Davis subsequently filed two petitions seeking, among other things, a determination of compensability of his claim. The first was filed against Hartley and its carrier, Sterling Cooke Insurance Services; and the second was filed against Specialty and Zenith. Hartley and its insurer responded that no benefits were due from any source because Davis had filed a notice of election to be exempt from the workers' compensation law before the accident but that, if benefits were due, they were the responsibility of Specialty and Zenith because Specialty either was Davis' employer or was estopped from denying an employment relationship by virtue of the certificate of insurance that had been provided. Specialty and Zenith responded that they had no responsibility for any benefits because, at the time of the accident, Davis was either an employee of Davidson, who was an uninsured subcontractor of Hartley, or himself an uninsured subcontractor of Hartley.
Following a hearing, the judge of compensation claims entered an order in which he found that Davis was not an independent contractor at the time of the accident; at the time of the accident, Davis was an employee of Davidson, who had consistently paid him directly; prior to the accident, Specialty had forwarded to Hartley a certificate of insurance “indicating that ․ Zenith was the carrier for ․ Davidson's company”; and “Specialty ․ indicated to Hartley ․ that there was workers' compensation coverage in effect for ․ Davis” while he was working on the Hartley job. Based on these findings, the judge of compensation claims concluded that Davis “should have been considered an employee of Specialty” at the time of the accident, and that Specialty and Zenith were estopped from denying that an employment relationship existed, obligating them to provide workers' compensation benefits to Davis. This appeal follows.
We agree with the finding that Davis was not an independent contractor on the date of the accident. All of the evidence establishes, without dispute, that Davis was employed by Davidson. However, given the undisputed evidence that any relationship Davis might have had with Specialty had been terminated several weeks before the accident, and that Davis was employed by Davidson (who paid him directly) on the date of the accident, we conclude that no competent, substantial evidence exists to support the conclusion that Davis “should have been considered an employee of Specialty” on that date.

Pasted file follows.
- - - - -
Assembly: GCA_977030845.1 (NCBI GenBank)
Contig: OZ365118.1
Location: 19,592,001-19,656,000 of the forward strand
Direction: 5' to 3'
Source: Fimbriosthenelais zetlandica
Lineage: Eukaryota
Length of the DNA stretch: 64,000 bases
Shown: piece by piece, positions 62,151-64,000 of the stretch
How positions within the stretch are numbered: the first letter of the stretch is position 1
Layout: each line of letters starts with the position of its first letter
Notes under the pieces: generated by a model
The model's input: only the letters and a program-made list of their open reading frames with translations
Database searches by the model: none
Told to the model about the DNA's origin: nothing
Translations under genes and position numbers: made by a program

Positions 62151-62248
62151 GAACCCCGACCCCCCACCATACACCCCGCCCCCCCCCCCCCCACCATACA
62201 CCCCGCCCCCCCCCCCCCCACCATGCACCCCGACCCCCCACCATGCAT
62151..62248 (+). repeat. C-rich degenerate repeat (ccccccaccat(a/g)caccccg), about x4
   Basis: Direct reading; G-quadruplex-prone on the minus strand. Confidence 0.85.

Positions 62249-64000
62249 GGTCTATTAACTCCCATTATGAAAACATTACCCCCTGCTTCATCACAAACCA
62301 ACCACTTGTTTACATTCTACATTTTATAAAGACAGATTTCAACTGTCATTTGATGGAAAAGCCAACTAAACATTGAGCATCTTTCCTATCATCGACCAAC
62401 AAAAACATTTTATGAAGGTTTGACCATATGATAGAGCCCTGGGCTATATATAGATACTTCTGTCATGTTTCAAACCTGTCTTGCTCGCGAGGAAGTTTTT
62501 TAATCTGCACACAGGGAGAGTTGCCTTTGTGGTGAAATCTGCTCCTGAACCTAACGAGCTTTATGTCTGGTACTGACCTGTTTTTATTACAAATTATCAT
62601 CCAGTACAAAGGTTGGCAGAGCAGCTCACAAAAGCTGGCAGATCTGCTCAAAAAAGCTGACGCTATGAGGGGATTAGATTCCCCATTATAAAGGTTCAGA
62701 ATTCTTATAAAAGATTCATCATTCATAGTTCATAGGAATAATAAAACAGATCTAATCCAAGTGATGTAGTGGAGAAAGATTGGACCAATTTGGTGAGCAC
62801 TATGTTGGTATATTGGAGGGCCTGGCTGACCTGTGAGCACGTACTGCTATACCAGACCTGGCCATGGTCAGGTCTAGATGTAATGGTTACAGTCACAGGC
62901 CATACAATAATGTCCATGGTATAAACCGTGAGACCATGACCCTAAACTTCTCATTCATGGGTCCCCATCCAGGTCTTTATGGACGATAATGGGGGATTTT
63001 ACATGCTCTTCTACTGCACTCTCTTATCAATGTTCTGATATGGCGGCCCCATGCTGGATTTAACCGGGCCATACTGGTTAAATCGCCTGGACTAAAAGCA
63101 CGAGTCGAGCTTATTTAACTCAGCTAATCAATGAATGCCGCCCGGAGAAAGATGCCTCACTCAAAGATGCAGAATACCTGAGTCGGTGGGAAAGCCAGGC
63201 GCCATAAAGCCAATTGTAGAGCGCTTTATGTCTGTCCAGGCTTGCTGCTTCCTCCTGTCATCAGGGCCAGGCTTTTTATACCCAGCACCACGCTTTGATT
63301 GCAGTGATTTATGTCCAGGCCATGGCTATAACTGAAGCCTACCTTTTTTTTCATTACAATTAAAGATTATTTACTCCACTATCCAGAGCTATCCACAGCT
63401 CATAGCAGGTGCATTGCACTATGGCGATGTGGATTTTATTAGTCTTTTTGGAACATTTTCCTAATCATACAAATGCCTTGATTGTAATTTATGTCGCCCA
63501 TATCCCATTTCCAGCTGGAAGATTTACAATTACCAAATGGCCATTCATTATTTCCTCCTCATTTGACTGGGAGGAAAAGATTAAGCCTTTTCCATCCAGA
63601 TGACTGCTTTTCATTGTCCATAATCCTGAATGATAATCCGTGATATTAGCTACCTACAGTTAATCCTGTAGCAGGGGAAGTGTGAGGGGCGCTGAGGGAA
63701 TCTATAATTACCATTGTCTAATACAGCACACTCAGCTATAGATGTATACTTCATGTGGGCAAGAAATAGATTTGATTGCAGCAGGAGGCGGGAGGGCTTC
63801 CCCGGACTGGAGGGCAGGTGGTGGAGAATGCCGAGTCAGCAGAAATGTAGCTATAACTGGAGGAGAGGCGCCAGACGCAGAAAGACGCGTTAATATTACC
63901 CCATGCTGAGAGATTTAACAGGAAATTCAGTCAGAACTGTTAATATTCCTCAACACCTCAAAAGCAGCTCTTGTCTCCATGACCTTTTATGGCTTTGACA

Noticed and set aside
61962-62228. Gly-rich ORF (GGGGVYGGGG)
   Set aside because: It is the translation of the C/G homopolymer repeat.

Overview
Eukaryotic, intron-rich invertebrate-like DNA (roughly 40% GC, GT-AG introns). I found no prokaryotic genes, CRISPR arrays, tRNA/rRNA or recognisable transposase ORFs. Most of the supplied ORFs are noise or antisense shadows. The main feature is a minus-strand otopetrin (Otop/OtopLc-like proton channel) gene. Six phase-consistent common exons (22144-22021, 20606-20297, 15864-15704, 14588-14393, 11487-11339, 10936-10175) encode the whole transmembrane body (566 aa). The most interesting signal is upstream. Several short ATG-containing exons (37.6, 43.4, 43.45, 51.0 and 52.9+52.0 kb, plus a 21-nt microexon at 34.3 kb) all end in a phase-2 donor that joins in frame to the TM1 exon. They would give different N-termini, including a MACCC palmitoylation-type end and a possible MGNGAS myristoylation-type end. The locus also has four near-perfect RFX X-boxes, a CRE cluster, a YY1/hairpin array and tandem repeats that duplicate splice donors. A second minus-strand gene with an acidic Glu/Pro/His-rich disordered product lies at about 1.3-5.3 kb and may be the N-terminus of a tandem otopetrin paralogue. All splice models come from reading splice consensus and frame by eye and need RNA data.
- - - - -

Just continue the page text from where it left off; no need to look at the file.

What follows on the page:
The judge of compensation claims also concluded that, even if Davis was not actually an employee of Specialty on the date of the accident, Specialty and Zenith were estopped from denying that an employment relationship existed because Specialty had previously forwarded to Hartley a certificate of insurance indicating “that there was workers' compensation coverage in effect for ․ Davis” while he was working on the site and “that ․ Zenith was the carrier for ․ Davidson's company.” We have been unable to find in the record any competent, substantial evidence to support either of these findings. The certificate of insurance establishes merely that Zenith had in effect a policy of workers' compensation insurance naming Specialty as the insured, and that “Davidson [wa]s under agreement with Specialty.” There is nothing on the certificate to suggest that any of Davidson's employees working on the Hartley job were covered by that insurance, and there is certainly nothing to suggest that all of his employees were covered. Similarly, there is no evidence in the record to suggest that any representative of either Specialty or Zenith ever told Hartley that Davis was an employee of Specialty or that he was covered by workers' compensation insurance. On the contrary, one of Hartley's principals testified that, although Hartley usually checked to determine who was employed by whom on its job sites, he did not know whether that had occurred in this case.